The properties' previous landlord, American Gardens Management L.L.C., of New York, fell behind on loan payments.
American Gardens amassed as many as 2,000 units in Philadelphia, Camden, Chester, North Jersey, and other locales. The company didn't return calls to its former main office number. Workers at the firm's Philadelphia rental offices referred calls to Iron Stone.
The newly acquired buildings are about 40 percent vacant, according to Iron Stone. Friedland says his firm plans to repair the buildings and begin leasing them to boost occupancy, as it did at the former Ogontz Manor (now the Julien) near La Salle University. The Julien is one of several complexes Iron Stone bought since it was set up in 2007 as a $50 million fund to buy properties cheaply amid the real estate crisis.
Iron Stone's other new buildings include, in West Philadelphia, 4931 Spruce St., 5016 Pine St., 502 S. 57th St., 508 S. 41st St., 4207 Chester Ave., and 4927 Wynnefield Ave. Other purchases included 715 Church St., Germantown; 1418 Conlyn St., West Oak Lane; 330 W. Johnson St., West Mount Airy; 4628 Leiper St., Frankford; and 1605 W. Allegheny Ave., near Temple University's medical school.
Rents under the former landlord ranged from $450 to $750 a month, except in the Wynnefield building, where larger apartments listed up to $1,200 a month.
The former landlord owed Citibank $90 million for the 2,000 apartments.
Iron Stone bought 511 of those apartments for $16 million. It purchased an additional 276 units from Intervest for $9 million, Friedland said.
The deal was financed with help from Intervest and five local banks: Downingtown National Bank, East River Bank, and Valley Green Bank, of Philadelphia; First Federal of Bucks County; and Vist Bank of Wyomissing.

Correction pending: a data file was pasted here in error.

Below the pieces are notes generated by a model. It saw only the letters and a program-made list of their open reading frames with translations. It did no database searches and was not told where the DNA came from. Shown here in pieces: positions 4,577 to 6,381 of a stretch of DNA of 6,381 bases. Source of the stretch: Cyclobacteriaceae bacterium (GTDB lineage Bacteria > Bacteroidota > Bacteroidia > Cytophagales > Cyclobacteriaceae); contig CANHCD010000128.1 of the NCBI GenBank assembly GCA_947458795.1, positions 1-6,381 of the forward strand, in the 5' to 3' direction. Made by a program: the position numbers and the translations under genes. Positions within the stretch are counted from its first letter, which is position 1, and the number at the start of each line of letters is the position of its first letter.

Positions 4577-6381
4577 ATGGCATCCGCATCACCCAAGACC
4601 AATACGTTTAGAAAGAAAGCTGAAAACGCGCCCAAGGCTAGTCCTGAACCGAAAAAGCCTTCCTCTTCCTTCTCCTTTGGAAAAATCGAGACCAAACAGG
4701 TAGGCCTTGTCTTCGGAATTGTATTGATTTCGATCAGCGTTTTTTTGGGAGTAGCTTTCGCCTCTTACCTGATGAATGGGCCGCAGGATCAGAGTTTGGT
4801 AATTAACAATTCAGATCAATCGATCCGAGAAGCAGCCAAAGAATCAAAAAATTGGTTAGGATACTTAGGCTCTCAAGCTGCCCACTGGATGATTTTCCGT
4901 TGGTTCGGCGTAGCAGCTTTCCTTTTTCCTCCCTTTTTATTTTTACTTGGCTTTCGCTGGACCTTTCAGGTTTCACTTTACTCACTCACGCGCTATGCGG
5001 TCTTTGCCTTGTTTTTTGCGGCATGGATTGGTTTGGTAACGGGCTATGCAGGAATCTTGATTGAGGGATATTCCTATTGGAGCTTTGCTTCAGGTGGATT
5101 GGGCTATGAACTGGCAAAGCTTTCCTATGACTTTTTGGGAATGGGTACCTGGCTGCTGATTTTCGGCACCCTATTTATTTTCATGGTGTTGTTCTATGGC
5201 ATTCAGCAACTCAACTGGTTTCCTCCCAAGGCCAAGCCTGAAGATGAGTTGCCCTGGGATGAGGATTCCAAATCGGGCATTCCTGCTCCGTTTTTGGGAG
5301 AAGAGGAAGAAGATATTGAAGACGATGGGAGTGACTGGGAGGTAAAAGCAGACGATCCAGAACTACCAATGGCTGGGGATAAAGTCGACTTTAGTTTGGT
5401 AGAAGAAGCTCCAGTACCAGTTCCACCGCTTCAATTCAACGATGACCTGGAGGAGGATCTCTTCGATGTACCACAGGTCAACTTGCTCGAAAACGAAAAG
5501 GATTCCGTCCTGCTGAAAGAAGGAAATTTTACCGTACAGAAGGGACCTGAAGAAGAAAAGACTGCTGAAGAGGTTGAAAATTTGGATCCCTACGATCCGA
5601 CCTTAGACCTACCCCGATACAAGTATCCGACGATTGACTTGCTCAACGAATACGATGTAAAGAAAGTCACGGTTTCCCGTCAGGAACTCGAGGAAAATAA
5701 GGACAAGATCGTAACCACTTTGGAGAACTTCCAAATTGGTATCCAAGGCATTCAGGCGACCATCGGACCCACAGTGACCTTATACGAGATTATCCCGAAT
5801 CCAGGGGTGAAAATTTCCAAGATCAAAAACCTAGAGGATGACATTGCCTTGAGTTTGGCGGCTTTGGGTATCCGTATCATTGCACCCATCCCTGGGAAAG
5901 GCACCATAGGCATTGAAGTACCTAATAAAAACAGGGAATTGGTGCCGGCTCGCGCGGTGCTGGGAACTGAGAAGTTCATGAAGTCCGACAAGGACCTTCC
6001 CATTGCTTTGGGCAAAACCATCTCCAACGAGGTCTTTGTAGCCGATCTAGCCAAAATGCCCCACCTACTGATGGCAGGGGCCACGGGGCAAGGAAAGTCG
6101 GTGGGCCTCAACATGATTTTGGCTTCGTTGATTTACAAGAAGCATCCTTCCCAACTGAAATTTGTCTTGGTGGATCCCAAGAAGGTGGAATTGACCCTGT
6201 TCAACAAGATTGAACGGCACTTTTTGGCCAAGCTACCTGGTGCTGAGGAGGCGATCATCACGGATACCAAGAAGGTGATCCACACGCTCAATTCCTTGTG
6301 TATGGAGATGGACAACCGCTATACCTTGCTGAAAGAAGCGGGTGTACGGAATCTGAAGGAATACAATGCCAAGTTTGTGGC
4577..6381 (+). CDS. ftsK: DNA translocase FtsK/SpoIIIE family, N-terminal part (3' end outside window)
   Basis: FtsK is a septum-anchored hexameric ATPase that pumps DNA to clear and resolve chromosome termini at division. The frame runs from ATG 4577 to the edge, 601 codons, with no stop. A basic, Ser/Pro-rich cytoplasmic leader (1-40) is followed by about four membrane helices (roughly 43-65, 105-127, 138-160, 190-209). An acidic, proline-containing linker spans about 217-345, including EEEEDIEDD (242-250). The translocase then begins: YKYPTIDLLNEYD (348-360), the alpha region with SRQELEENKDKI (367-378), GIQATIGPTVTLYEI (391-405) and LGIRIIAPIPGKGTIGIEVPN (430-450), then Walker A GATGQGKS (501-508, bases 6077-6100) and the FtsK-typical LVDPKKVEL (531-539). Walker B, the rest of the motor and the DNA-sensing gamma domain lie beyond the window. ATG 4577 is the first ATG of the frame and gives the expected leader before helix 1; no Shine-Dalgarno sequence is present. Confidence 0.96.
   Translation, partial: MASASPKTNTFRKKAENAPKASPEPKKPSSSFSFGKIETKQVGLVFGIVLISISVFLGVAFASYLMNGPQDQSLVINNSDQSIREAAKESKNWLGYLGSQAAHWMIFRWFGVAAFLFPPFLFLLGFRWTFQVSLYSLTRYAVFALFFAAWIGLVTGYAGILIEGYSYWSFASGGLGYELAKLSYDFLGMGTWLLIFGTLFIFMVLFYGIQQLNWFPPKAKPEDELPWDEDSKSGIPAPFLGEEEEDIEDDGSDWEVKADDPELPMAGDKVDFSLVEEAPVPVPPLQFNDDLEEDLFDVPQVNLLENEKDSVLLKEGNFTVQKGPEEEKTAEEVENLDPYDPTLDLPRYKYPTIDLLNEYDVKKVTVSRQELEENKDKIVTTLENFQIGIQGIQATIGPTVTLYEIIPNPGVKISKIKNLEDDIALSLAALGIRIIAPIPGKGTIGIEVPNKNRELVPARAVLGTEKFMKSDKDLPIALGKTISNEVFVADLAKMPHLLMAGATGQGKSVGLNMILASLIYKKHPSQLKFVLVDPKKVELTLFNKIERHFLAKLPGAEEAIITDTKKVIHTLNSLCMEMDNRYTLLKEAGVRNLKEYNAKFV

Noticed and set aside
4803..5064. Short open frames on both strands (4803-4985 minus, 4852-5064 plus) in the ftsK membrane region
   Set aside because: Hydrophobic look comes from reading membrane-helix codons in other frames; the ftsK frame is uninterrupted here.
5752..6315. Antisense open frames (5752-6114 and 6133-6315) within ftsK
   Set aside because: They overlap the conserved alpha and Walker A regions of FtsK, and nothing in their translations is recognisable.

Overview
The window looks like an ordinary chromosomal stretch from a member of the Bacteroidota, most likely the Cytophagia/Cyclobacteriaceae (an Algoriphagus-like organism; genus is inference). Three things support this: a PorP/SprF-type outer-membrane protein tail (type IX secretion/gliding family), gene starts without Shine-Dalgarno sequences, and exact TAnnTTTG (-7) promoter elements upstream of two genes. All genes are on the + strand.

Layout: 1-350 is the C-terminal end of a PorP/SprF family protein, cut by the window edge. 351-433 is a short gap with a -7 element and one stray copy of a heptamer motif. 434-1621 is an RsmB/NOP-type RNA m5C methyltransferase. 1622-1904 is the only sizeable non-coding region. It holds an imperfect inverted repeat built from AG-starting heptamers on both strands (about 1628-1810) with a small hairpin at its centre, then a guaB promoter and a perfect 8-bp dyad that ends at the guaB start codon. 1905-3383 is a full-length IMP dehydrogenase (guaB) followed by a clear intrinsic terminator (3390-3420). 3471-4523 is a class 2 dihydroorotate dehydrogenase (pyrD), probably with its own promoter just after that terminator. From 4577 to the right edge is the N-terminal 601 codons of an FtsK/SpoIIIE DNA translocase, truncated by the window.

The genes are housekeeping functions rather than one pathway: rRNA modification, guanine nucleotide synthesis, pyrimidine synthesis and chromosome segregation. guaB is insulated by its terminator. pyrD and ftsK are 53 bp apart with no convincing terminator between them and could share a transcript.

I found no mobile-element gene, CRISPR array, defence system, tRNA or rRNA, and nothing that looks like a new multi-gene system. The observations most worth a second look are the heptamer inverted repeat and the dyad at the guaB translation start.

Hospital wars Community Health Systems
on Jan. 14 said it had recruited 10 nominees to take control of rival hospital chain Tenet Healthcare Corp.
at Tenet's board meeting this fall. Tenet already has spurned Community's $3.3 billion, $6-per-share merger offer as too cheap.
Locally, Texas-based Tenet owns Hahnemann University Hospital and St. Christopher's Hospital for Children in Philadelphia. Nashville-based Community owns Chestnut Hill Hospital and others in Coatesville, Phoenixville, Jennersville, Pottstown, and Salem.
Tenet says it plans to cut costs and boost profits each year to stay independent. Citing those assertions, stock analyst John Ransom at Raymond James & Associates said in a report that Tenet was worth up to $10 a share, even without a deal.
But Community will "most likely" end up buying Tenet for little more than what it has already offered, countered analyst Justin Lake at UBS Securities.
Community could cut as much as $400 million out of Tenet's $9 billion annual budget by firing headquarters workers and other post-merger cost-cutting, A.J. Rice, hospital analyst at Bala Cynwyd-based Susquehanna International Group, has estimated.
Locally, Community's would-be Tenet directors include investment banker Curtis S. Lane, a Penn grad who serves on Penn Medicine's hospital and medical school executive board. Penn supplies doctors to Community's Chestnut Hill Hospital.
Drexel president John Fry is a Community director and also holds clout at Tenet through Drexel's deal to staff Tenet's Hahnemann Hospital.
Contact columnist Joseph N. DiStefano at 215-854-5194 or JoeD@phillynews.com.